JM: I would attribute the amount of growth and development here to the exodus of people coming to Colorado. I think that started with the legalization of marijuana here, but at this point it seems like people just want to move here. I completely understand why. Denver is a great place to be. I’m not sure the dispensaries are directly funding the art boom, but the new people, energy and resulting good economy they ushered in certainly could be. It’s a double edged sword though. There’s a lot of conversations that need to be had about keeping a balance here and not just gentrifying the whole city for growth’s sake, but that’s an entirely different story.

I’m afraid to name artists that I love because inevitably I will forget someone and they will be bummed. Luckily for me, and for Denver, I have a hard time answering that question because there is so much talent here. There are some artistic giants here in this city though. Now that Denver has a little bit of shine I hope they get a little recognition.

talmofoo.webHM: Your instagram handle is cuttyup, where does that come from?

JM: Back in the mid 2000’s I used to go out and get belligerent with my homies. I somehow named my drunk alter ego, Cutty McSteez. I’d act up and throw pizza at people and just kinda cause a mess and it was like a running joke with my crew like, “uh oh he’s gettin cutty” One of my best friends who moved to Buenos Aires would come visit and every time he’d come he’d stay with me and instantly turn my house into a big scene. Making everyone shotgun beers and just dumb degenerate stuff. He’d always be like, “can we get this party started already? Are you gonna cutty up or what?” So the cutty up thing became our way of saying, let’s do this, let’s party, let’s rumble etc.  Anymore it’s just a reminder to myself to keep things real I guess.


HM: I really wish you were gonna be here for your show in June, you’re fun to pal around with.

JM: Likewise, man! I hope there is a next time.

HM: Thanks for the interview and I hope I see you soon.

JM: I appreciate your time, Hyland. It’s been a pleasure. Thank you for the supremely thoughtful questions.


You can follow along with Jaime on instagram @cuttyup

Mando Marie and Hyland Mather – 2 new Berlin Exhibitions


Mando Marie (Issue 21) and Hyland Mather (Issue 33) both have solo exhibitions opening at the JR Gallery in Berlin, tonight (Friday June 3rd, 2016).  6-9PM .  Lützowstraße 20, 10785 Berlin, Germany.   The exhibition is open to the public.

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Adrian Landon Brooks – Interview

Adrian Landon Brooks is an American artist, making smart illustrative work with a neo-folk slant. He’s living in the hills outside of Austin, Texas. The move out to the sticks has been a big adjustment for the city kid. He and his wife, Dalyce with their 9 month old baby, Willow, have taken on the challenge so many of us dream for…building their own house. Fun, challenging, exhausting, rewarding…the gamut. I caught up with Adrian for a little interview in anticipation of his solo exhibition, ‘Miracle Worker’ opening on June 11th at Andenken Gallery in Amsterdam. Here’s what he had to say.            two_birds_watching_detail_web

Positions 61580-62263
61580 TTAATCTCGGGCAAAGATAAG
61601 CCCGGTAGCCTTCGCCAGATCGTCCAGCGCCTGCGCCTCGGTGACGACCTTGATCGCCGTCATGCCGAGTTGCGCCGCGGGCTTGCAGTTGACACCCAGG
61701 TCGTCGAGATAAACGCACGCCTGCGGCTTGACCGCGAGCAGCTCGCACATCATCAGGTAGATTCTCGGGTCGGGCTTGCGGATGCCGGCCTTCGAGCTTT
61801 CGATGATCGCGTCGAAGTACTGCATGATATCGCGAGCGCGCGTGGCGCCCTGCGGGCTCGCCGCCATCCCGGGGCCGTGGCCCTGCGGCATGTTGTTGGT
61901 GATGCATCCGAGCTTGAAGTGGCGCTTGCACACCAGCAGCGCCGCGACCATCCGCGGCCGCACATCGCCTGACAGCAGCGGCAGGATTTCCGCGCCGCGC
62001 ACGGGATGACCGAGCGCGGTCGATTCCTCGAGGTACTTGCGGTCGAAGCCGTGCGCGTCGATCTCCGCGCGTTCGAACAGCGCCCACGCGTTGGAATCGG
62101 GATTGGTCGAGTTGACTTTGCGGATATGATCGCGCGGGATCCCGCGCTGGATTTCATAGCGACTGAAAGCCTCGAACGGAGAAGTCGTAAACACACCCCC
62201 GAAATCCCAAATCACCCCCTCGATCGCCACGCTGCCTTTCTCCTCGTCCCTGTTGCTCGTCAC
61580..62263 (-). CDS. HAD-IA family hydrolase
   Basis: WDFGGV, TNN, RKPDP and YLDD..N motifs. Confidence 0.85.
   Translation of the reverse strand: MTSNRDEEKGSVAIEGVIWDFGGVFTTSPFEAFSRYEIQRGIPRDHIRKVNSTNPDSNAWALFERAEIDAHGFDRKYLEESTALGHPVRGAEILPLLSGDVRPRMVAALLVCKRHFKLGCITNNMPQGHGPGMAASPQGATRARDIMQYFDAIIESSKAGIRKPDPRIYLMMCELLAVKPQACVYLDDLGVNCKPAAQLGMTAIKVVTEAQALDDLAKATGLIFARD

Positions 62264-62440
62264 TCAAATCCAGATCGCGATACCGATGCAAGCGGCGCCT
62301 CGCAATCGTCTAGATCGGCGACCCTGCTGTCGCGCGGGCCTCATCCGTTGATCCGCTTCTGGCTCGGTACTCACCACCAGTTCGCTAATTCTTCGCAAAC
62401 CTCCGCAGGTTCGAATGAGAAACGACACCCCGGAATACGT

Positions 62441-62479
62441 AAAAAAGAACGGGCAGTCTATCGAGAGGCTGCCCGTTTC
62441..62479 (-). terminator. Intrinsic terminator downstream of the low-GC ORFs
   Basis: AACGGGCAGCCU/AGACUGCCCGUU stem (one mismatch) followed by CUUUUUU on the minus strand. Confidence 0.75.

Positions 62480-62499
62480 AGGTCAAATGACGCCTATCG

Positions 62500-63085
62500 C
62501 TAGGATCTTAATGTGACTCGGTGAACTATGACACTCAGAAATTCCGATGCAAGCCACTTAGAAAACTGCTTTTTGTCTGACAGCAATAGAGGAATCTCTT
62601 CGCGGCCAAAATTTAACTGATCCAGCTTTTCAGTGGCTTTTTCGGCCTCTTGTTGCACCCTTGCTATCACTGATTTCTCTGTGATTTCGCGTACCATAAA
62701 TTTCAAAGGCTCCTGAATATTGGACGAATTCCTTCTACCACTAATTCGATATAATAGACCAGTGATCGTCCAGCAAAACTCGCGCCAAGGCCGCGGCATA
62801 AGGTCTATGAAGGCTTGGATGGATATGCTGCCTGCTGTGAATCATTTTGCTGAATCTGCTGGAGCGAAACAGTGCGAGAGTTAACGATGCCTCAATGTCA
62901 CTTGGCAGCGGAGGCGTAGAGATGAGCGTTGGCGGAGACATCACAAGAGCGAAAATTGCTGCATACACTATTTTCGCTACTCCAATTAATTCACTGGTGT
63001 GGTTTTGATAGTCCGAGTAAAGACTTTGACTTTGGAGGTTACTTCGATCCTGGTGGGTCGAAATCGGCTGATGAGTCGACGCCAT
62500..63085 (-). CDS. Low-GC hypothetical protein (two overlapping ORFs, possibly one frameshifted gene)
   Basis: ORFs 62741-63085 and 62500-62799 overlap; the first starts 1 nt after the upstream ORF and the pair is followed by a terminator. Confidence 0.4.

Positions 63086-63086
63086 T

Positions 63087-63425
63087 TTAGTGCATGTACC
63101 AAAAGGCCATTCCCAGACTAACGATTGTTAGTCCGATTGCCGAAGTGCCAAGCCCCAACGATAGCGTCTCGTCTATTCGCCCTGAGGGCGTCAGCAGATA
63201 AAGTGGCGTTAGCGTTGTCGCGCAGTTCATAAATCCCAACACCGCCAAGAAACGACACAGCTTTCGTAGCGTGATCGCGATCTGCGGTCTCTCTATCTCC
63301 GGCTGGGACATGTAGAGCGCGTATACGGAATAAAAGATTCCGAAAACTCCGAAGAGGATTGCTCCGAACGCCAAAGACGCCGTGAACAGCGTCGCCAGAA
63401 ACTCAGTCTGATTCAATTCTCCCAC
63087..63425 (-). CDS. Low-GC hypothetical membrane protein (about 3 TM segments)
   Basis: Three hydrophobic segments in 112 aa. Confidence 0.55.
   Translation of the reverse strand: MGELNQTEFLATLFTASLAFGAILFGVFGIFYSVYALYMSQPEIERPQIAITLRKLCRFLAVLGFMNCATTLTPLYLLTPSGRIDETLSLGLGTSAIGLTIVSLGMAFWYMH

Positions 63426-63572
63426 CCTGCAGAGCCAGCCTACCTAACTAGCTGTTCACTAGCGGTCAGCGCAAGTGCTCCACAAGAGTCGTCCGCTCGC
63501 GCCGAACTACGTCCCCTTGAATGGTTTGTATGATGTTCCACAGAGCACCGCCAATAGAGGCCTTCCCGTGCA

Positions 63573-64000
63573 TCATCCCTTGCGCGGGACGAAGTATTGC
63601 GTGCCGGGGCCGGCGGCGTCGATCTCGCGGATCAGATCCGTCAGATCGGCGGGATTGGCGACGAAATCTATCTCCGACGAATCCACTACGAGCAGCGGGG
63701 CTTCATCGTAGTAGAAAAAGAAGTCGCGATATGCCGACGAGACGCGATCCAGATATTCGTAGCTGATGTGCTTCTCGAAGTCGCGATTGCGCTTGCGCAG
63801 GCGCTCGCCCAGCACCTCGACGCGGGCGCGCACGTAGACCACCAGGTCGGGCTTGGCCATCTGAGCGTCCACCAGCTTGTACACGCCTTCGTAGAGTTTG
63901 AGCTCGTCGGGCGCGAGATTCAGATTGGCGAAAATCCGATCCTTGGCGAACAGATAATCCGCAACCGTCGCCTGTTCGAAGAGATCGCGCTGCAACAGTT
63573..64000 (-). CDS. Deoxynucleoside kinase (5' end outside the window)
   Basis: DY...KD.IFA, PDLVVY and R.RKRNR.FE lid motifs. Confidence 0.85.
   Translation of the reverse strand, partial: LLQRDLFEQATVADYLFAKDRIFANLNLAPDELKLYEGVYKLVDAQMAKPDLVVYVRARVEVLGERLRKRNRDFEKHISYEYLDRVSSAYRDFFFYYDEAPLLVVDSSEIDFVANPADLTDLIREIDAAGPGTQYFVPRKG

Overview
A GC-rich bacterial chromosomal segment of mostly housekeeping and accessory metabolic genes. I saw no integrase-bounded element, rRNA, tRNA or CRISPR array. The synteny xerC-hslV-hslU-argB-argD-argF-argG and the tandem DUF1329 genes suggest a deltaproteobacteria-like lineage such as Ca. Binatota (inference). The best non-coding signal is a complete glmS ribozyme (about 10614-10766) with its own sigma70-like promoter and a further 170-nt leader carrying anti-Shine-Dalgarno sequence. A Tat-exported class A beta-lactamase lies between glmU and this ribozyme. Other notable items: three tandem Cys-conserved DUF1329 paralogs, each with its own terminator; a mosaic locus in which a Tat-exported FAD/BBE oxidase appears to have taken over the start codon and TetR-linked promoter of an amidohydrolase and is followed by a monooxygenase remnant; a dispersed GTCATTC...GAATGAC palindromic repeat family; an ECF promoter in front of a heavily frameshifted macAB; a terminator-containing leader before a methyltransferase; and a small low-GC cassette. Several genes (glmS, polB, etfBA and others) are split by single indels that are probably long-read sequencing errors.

Hyland Mather: You moved from the Big City of Austin, out into the country. Do you have a shotgun rack?

Adrian Landon Brooks: I don’t think a shotgun rack would fit in our city slicker hybrid! Give me a few years and I might start embracing our new-found surroundings.magic_hands_web

HM: I’ve heard you say your working process can be very meditative. Does your move to a more peaceful setting aide this creation meditation process, or do you find yourself missing the bustle?

ALB: I’ve always lived in big cities so the move is definitely an adjustment. I’ve managed to make work in all sorts of tiny closets and corners of dimly lit living rooms so it’s nice to have a dedicated space now. We have a lofted second floor that will serve as my studio ‘til we build something bigger down the line. I’ve learned to sit down and work regardless of the countless distractions surrounding me. All the outside noises are drowned out once I am engaged with the painting.


HM: You’re neck deep in the building of a house. I know for many creatives, building your own space is a massive dream. How is that going?  

ALB: My wife and I have been building the last two years in the hill country outside of Austin, TX. I can honestly say it’s been the most challenging two years of my life but also just as rewarding. I am very accustomed to making my creative vision a reality with my artwork, but building was a whole other beast. One of the biggest challenges was learning to share a vision with another person and practicing the art of compromise. I am proud to say that we are now living in our place with our nine month old daughter, Willow. We are finally getting to the finishing stages of the process and can move on to the painting, staining and decorating. All the good stuff!


HM: When you were pretty young, 19-20, you and a few friends had a rental house, and I read that you had pretty much covered it with paint and ink by the time the lease was up. Is this the plan for the house you’re now building, or are you going to try and separate the work you make as an artist from the space you’re living in as a home builder?